8 Indie Horror Games That Do Lovecraftian Horror Right

4. Sunless Sea/Sunless Skies

If you have a craving for nightmarish worlds full of genuinely hilarious writing and roguelike gameplay mechanics which all but encourage self-destruction, then these two games are for you. Sunless Sea is an RPG/roguelike that takes place in the dark and surreal world of Fallen London, where death rarely sticks and the laws that once governed existence have begun to give way. Specifically, it places you in the role of a Zee captain, roaming the perilous, largely-procedurally generated Unterzee in search of riches, fame, or forbidden knowledge. You may find all of these things in the underground ocean’s dark expanse, but you’ll have to deal with zee monsters, pirates, information that can quite literally burn the thoughts from your skull, and a lot of different competing factions on the way to a peaceful retirement. Sunless Skies takes that troubled world and goes one step further: now you’re piloting a flying steam engine through a sky where the stars are going out, one by one. Abominations swim lazily between the stars and the British Empire is rising again beneath the light of an artificial sun, but there are fortunes to be made out there. You just need to survive long enough to find them. Each of these games has about fifty hours of gameplay and the devs are constantly adding new storylines. Sunless Sea is $20.99 CDN and Sunless Skies is $27.99 CDN.

Content warnings: body horror, cannibalism, loss of sanity, suicide, fantasy racism, British imperialism, lots and lots of bad endings, the apocalypse can totally happen.

3. Darkest Dungeon

You could make a decent argument that Darkest Dungeon is less Lovecraftian horror and more gothic horror, but my position is that it sits in the uneasy space between the two genres. In this game, you play as the Heir to a dilapidated and monster-infested Estate, directing a group of flawed heroes to try and make up for your Ancestor’s terrible mistake. Seeing as the Estate is now absolutely infested with the undead and more esoteric, sanity-destroying foes, keeping these heroes alive and sane is easier said than done. The focus on the many ways your heroes can self-destruct makes this game genuinely uncomfortable at times. Darkest Dungeon sets out to address the psychological stress of adventuring, and good lord does it succeed in making dungeon-diving seem like the worst job in the world. Even being night guard at Freddy Fazbear’s might be preferable. Oh, and the ancient portal under the Estate is still threatening to let terrible things into our world. Good luck. This game is about sixty hours long before you add in any of the DLC. It’s $27.99 CDN.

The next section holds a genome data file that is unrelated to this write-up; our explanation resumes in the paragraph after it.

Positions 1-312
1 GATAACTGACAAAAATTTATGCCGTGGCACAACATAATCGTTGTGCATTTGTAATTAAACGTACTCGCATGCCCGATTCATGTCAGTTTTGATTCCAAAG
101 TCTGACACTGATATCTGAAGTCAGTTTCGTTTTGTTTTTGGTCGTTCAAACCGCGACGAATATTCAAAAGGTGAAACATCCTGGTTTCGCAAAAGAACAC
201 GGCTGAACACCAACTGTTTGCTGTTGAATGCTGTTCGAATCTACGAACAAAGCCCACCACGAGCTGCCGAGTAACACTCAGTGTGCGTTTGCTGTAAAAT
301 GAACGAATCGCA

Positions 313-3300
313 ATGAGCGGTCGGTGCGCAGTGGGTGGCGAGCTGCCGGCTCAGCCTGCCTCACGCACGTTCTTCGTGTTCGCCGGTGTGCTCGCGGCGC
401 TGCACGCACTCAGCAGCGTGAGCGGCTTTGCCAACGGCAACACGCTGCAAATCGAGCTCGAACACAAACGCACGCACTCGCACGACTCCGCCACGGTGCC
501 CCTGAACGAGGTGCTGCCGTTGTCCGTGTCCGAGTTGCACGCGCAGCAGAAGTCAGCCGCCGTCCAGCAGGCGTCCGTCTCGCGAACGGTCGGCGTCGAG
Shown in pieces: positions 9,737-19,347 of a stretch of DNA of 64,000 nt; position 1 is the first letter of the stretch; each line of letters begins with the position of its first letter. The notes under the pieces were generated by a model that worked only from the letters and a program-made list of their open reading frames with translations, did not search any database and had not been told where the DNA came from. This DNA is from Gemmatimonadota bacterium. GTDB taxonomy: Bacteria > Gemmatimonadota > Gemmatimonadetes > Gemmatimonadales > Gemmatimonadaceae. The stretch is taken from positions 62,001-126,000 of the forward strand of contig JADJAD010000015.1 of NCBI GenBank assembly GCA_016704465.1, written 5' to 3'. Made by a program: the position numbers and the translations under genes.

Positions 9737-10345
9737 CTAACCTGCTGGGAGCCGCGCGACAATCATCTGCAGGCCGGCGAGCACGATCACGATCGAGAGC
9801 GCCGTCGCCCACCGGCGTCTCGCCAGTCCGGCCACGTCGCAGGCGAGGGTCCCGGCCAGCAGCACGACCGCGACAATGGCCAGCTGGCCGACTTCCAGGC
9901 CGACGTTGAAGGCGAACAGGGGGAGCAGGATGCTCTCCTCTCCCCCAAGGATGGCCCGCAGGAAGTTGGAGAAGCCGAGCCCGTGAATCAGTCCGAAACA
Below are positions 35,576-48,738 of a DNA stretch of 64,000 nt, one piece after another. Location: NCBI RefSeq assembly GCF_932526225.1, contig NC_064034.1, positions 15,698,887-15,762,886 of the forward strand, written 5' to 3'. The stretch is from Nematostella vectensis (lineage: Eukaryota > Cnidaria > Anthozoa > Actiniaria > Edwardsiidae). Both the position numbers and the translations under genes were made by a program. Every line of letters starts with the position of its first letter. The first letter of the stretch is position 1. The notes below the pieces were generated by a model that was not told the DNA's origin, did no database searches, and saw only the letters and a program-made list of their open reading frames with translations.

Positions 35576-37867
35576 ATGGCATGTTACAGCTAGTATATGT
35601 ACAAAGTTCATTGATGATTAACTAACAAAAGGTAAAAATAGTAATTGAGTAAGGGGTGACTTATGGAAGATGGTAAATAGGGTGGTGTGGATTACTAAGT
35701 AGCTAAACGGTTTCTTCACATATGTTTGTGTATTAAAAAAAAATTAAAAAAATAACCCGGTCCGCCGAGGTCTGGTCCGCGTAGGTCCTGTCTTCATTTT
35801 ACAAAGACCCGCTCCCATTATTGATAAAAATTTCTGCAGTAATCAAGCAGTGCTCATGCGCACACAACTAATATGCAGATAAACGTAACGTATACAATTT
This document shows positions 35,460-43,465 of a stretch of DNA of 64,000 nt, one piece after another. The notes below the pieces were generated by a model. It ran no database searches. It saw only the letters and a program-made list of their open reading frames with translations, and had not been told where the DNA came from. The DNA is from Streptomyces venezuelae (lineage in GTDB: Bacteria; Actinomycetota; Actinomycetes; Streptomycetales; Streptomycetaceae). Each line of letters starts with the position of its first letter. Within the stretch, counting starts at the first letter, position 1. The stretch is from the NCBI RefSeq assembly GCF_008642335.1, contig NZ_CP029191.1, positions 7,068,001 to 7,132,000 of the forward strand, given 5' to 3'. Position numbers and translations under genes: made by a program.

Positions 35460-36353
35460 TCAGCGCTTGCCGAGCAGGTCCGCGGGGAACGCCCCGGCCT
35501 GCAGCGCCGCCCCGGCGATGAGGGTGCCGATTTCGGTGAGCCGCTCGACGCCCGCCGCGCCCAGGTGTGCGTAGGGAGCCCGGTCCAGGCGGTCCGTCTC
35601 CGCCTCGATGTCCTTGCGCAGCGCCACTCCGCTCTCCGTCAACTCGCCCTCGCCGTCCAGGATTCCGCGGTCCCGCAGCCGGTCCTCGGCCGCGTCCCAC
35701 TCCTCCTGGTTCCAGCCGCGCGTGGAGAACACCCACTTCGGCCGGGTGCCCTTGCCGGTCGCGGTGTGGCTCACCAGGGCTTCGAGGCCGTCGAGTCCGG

Content warnings: body horror, animal death, sickness, loss of sanity, suicide, bad ending ahoy, the apocalypse is (probably) inevitable.

2. Darkwood

No one does grim and bleak quite like a Slavic game developer does, and Darkwood is proof of that. This top-down survival/horror game (not to be confused with the survival horror genre of Silent Hill and Resident Evil fame) leaves you stranded in an enormous, ever-changing, supernatural forest that twists everything within its borders into terrifying shapes. If you want to retain your humanity, your only hope is to escape. But before you can flee the forest, you must first survive. Nightfall is coming, and the creatures that make these trees their home are hungry. Darkwood alternates between a procedurally-generated free-roam world during the day and a nightmarish fight for survival during the night. Scavenge, explore, follow quests, and try to find a way out of the woods before it’s too late. But who are we kidding? It’s already too late. The slow, inevitable process of succumbing to the woods makes this game incredibly eldritch. Darkwood has about fifty hours of gameplay to offer. It’s $16.99 CDN.

Content warnings: body horror, animal death, sickness, loss of sanity, suicide, bad ending ahoy.

1. Fallen London

Welcome. Delicious friend. We don’t usually cover browser games on COGconnected, but in this case, I had to make an exception. Fallen London may be the best browser game out there–it’s certainly the best steampunk/Lovecraftian horror/comedy browser game. In this game, London has been stolen–or perhaps sold–and buried deep within the earth. The Neath is dark, dank, and so far from the sun that the laws which govern existence are beginning to break down. You find yourself in a realm where death rarely sticks, hell is just a train ride away, and the giant alien bats who now own London will pay top dollar for love stories. It’s a sprawling world filled with countless quests and story hooks, some of which are heartwarming, some of which chill the blood. This the game Sunless Sea and Sunless Skies were spun off from, and believe me, there’s a lot more horrors where those came from. Most of the storylets Fallen London has to offer range from delightfully creepy to mildly discomfiting, but some of them will leave you sleeping with the lights on. Go on. Seek Mr. Eaten’s name. I dare you. This game is constantly being added to and expanded on, and at this point, I’m afraid to estimate how long a full playthrough might take. It’s also free, so you have no excuse not to dive into the Neath yourself.

Content warnings: body horror, animal death, sickness, loss of sanity, suicide, fantasy racism, British imperialism, lots and lots of bad endings, terrible things happen to us all, everything is awful and yet life carries on (most of the time).

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Can you think of any other games that should be on this list? Let us know in the comments below.

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